"The Teacher Salary Increase money, or what people have been referring to as 'the governor's money,' was intended for teachers, principals and assistant principals," Hummell-Gorman said. "We're discussing how it should be divvied up. The board wants an across the board increase to all employees. Our proposal gives everybody a raise based on the degree of suffering they've had to deal with as a result of the district's finances. Some employees are in the highest-earning five years of their careers, and that's what their retirement is based on. We're trying to recapture some of the losses people have suffered."
While Hummell-Gorman isn't predicting a breakthrough at today's talks, she's pleased to be negotiating with Superintendent of Schools Mark Porter, as opposed to his predecessor.
"Mr. Porter's leadership is much better," she said. "It's been a complete 180 from dealing with [former School Board labor attorney] Bob Norton, who was very degrading to us. Mr. Porter has been very helpful, especially in helping to dig up information regarding the district's finances. I'd like to say we'll get it done on Tuesday, but I don't have a lot of credence in that."
Porter, who calls himself "more or less the lead negotiator," recently put the impasse into context.
"Often the perception out there is that every problem we face is somehow unique to Monroe County," Porter said. "This is a situation where there is obviously a statewide issue, trying to make collaborative bargaining agreements under what are still tight financial conditions. Yes, we have invested a considerable amount of time to the effort, but I would be the first to say this is a worthy effort. We are a very human-capital oriented business. Working with and trying to develop better relationships with our employees is worth it."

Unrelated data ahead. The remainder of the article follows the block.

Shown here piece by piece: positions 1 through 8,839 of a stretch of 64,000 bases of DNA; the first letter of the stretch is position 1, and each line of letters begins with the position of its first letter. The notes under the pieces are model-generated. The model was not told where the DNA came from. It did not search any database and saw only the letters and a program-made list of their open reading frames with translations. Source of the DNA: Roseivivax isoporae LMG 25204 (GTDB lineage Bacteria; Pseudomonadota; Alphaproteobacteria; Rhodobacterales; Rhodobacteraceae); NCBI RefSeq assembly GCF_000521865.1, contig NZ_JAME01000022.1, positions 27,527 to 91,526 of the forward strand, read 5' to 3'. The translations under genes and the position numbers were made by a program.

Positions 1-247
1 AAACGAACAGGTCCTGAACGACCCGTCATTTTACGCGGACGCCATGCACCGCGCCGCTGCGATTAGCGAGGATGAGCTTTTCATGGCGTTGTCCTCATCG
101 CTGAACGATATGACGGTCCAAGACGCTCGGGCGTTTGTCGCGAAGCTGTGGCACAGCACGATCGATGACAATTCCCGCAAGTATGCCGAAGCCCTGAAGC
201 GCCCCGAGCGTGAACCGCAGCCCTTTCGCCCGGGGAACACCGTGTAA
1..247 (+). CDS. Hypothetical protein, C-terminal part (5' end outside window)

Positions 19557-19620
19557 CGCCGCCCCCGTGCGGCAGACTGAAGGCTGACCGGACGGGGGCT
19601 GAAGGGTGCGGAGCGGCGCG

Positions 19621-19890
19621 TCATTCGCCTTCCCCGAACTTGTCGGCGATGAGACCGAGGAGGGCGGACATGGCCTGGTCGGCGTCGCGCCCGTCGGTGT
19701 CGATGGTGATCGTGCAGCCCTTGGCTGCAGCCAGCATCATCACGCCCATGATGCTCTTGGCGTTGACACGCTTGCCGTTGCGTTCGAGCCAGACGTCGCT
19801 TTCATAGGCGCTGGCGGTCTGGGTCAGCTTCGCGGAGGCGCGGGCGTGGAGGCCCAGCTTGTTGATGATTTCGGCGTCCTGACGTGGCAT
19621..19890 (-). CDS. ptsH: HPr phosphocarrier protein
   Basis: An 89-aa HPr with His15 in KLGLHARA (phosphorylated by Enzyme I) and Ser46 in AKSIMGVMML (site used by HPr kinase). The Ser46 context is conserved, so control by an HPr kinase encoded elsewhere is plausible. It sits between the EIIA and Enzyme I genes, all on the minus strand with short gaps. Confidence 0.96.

Porter pointed out that of the 20 or so sessions that have taken place so far, most have been during the school year, and thus were not lengthy meetings. Those that did take place were fruitful, he said.
"We have reached tentative agreements on a number of issues," he said. "At this point, it's really a question of what's left. We're down to the end, to the financial. There are generally two areas of discussion. One is the total. How much is available for compensation, and certainly there's some disagreement between the parties on this regard. Secondly, how is it distributed? Both sides bring certain interests to the table."
For Porter, as well as members of the School Board, the ability to use Articles 29 and 13 in the future is of huge importance.
"The one really significant issue is the articles," the superintendent said. "It's going to be tough to find middle ground on it, as both sides feel very strongly. It's the tool, and may have been the only tool, the district had to literally avoid financial disaster. It was invoked, and unfortunately, it was absolutely necessary. To lose that tool would be significant."
School Board Chairman Andy Griffiths, while having no direct role in the negotiations, feels strongly about making sure all School Board employees, not just the unionized ones, get their share of the pie.
"Right now, you have the teachers who are part of the collaborative bargaining unit, the non-teachers who are part of the collaborative bargaining unit, and the other employees who are not part of the collective bargaining unit," Griffiths said. "The people in the first two groups have someone negotiating on their behalf. The last one has no one negotiating on their behalf. Traditionally, we've tried to give the same raise to the third group. The board would like to treat all three groups fairly."
At any rate, any final agreement between the two sides isn't likely to come this week. The new contract then has to be voted on by the bargaining unit, and approved by the School Board.
"I think we probably have a couple of weeks' worth of work to do," Porter said. "But the complications of working on this during the school year mean that it might be more like a month."
"I'm not going to bring my members something they won't ratify," she said. "It would be just spinning our wheels, a waste of time."